Sri Lanka crisis: No one can dictate Parliament from outside, says PM Wickremesinghe

He laments the attack on his private residence, the loss of precious book and paintings


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Published: Mon 11 Jul 2022, 6:21 PM

Sri Lanka Prime Minister Ranil Wickremesinghe on Monday said that the government should work within the constitutional framework and no one can go beyond it or dictate to Parliament.

"I will safeguard the constitution. No one can go beyond it and no one can force or dictate Parliament from outside. I am here to safeguard the constitution, one must listen to the people but should act in accordance with the constitution. Sri Lanka needs an all-party government. We have to work for it," the Prime Minister said in a special statement, according to Daily Mirror.

He also lamented the attack on his private residence. Wickremesinghe, however, blamed false messages on social media that led to the attack by protestors, the Sri Lankan publication said.

"I was at home that afternoon following some meetings when the police advised me to leave my private residence as some of those who were returning from the protests happened to pass my home. I, therefore, left my residence with my wife. My residence was burnt and I have lost some valuable goods I had. These comprise books which were written in the Portuguese and Dutch eras in Sri Lanka. All these books except for one have been burnt. Also, I lost some valuable paintings done by the British soon after they occupied Sri Lanka. There was one painting of King Wimaladharasuriya meeting Dutch Ambassador. Maithree and I decided to donate those valuable books to Royal College, Peradeniya University, and other institutions. There was a background to the attack," Wickremesinghe said.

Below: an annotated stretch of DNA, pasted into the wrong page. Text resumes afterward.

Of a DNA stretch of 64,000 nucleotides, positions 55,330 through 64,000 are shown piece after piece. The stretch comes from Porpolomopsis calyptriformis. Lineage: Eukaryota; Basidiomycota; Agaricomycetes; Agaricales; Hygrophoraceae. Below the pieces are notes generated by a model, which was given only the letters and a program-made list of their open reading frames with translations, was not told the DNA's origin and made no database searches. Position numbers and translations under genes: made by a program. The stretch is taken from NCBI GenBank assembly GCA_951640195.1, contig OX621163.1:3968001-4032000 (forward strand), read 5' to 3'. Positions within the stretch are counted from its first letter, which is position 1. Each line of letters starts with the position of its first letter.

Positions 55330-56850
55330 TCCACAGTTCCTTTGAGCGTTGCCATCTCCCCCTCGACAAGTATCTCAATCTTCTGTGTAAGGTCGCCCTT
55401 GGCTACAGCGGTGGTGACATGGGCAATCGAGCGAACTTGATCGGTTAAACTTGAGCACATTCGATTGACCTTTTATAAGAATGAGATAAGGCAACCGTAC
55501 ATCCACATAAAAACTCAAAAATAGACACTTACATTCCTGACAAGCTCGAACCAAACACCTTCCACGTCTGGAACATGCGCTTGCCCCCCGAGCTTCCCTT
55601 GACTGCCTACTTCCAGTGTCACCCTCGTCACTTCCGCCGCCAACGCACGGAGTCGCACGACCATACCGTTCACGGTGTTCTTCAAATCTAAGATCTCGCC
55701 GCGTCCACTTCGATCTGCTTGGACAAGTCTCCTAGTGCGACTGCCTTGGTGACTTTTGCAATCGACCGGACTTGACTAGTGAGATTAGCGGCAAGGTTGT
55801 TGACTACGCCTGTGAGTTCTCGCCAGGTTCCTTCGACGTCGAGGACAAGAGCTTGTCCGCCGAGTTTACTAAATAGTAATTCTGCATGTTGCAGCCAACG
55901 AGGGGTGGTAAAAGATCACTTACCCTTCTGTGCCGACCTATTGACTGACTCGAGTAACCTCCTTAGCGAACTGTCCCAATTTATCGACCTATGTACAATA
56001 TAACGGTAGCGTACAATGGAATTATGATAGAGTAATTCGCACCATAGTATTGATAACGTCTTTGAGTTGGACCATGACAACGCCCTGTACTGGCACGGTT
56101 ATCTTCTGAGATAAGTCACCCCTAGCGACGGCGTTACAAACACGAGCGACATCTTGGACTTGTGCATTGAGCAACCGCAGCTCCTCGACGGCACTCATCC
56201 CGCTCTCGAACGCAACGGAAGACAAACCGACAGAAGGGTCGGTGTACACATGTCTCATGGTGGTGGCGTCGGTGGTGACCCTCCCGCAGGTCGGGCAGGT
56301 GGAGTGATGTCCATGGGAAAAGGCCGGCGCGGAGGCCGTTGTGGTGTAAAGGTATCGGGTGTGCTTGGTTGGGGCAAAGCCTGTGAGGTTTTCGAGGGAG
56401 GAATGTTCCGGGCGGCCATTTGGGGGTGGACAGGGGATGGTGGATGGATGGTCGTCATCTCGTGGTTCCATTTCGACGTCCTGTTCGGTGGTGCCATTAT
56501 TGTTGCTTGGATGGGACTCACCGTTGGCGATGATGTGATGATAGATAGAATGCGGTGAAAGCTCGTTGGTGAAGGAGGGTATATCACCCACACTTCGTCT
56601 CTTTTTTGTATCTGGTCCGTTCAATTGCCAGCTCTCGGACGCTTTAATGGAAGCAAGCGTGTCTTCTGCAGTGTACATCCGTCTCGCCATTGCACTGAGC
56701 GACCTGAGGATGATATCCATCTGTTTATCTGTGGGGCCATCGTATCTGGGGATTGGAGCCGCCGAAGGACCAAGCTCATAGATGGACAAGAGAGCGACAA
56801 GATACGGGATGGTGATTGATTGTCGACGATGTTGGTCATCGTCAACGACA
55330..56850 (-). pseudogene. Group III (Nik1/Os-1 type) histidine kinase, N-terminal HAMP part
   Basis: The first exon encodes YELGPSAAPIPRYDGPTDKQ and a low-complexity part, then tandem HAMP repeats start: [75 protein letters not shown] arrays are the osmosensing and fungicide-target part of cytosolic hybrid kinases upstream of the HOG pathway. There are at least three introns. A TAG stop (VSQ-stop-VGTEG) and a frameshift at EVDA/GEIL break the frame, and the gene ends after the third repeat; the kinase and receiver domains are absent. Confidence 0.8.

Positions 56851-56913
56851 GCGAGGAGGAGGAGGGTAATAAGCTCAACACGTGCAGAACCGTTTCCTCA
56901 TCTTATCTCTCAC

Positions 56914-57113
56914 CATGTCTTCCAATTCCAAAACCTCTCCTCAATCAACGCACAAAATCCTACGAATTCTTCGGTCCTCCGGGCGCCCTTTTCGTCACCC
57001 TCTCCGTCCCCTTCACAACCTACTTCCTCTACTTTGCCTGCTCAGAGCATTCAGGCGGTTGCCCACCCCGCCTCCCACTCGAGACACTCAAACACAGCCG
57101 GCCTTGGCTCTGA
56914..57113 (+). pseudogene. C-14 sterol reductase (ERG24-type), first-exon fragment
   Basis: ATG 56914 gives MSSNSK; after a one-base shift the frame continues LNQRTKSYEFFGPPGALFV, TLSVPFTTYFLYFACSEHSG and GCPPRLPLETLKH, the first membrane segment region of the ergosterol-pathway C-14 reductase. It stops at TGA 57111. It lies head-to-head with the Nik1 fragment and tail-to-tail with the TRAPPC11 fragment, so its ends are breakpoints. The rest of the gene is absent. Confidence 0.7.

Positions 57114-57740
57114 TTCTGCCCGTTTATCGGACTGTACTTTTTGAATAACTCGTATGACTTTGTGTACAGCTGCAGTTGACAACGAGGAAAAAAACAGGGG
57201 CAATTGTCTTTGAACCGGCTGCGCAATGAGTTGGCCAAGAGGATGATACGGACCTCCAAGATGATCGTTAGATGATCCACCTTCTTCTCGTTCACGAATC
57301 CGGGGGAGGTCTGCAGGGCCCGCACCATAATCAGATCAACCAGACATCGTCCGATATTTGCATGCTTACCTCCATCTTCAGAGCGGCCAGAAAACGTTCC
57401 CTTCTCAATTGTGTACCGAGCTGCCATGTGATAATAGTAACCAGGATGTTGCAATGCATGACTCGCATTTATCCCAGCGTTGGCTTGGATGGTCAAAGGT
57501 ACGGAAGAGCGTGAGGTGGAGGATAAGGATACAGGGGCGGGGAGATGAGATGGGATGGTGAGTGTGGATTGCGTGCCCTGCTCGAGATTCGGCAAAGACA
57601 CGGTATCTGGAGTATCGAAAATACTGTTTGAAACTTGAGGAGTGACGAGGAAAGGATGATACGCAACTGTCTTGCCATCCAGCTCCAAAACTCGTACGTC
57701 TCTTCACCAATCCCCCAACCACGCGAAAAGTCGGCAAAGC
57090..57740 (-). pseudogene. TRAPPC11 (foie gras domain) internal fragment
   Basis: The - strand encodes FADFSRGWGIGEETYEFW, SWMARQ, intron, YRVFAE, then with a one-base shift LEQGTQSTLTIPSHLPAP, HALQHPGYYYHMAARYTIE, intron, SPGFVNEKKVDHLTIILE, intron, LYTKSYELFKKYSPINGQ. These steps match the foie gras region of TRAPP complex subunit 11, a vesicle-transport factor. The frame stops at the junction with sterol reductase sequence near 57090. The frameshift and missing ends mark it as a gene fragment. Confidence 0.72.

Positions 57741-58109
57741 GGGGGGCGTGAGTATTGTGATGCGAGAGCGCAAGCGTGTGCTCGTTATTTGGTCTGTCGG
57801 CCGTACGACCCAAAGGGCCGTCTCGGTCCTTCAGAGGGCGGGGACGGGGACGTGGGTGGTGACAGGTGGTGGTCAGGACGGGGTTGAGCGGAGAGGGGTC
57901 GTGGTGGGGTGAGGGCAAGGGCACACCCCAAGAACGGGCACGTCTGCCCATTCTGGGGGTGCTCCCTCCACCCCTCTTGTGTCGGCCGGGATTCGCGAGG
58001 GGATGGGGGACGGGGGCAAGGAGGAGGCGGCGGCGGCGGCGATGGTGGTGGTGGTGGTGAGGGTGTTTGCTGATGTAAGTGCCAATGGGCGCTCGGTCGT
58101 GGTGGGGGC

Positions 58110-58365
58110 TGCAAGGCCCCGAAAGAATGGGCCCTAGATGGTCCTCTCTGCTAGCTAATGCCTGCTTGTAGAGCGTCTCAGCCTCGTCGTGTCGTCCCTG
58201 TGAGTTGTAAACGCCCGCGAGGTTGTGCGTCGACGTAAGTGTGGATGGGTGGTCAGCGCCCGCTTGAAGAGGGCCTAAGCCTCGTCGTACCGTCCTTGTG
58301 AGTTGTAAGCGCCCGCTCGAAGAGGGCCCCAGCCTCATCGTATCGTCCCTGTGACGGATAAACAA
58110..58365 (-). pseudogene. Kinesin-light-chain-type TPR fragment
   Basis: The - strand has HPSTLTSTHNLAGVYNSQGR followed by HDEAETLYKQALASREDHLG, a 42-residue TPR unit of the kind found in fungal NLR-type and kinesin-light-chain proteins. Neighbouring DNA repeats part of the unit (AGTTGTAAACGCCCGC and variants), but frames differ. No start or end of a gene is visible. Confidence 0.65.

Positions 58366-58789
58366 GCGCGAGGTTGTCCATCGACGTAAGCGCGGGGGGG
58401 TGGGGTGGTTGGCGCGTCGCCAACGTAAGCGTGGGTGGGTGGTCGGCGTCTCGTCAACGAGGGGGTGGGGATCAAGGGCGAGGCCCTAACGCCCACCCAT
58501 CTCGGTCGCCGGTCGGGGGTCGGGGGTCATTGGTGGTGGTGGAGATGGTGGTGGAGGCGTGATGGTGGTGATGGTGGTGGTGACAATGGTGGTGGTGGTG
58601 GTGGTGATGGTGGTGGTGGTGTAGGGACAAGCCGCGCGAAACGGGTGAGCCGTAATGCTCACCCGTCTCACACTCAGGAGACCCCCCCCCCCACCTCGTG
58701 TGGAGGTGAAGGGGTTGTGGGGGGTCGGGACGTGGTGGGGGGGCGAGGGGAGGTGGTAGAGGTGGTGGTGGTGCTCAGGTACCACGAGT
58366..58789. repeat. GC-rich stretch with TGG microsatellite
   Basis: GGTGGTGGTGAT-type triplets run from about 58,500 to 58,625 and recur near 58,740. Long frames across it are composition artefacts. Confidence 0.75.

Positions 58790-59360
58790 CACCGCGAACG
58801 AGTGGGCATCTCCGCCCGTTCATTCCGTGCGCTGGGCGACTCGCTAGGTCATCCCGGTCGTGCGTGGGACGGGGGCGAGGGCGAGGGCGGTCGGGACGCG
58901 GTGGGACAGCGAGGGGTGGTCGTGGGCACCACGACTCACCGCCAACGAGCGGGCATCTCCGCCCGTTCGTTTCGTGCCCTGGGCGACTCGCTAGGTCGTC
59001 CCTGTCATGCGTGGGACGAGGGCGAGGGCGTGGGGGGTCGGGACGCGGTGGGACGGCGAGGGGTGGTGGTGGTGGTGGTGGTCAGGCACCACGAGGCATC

Sri Lankan protesters broke into Wickremesinghe's private residence on Saturday and set it on fire, angered by the unprecedented economic crisis.

Earlier, on Saturday, Speaker Mahinda Yapa Abeywardena announced in a press conference that President Gotabaya Rajapaksa will resign from his post on July 13.

Several journalists were also attacked by the security forces after which more protestors gathered in the area, Daily Mirror reported.

The worsening economic situation in the country has led to increasing tensions. Over the last few weeks, there were reports of several confrontations between individuals and members of the police force and the armed forces at fuel stations where thousands of people queued for hours and sometimes days.

Sri Lanka is suffering its worst economic crisis since its independence in 1948, which comes on the heels of successive waves of Covid-19.

The oil supply shortage has forced schools and government offices to close until further notice.

The economic crisis has particularly impacted food security, agriculture, livelihoods, and access to health services.


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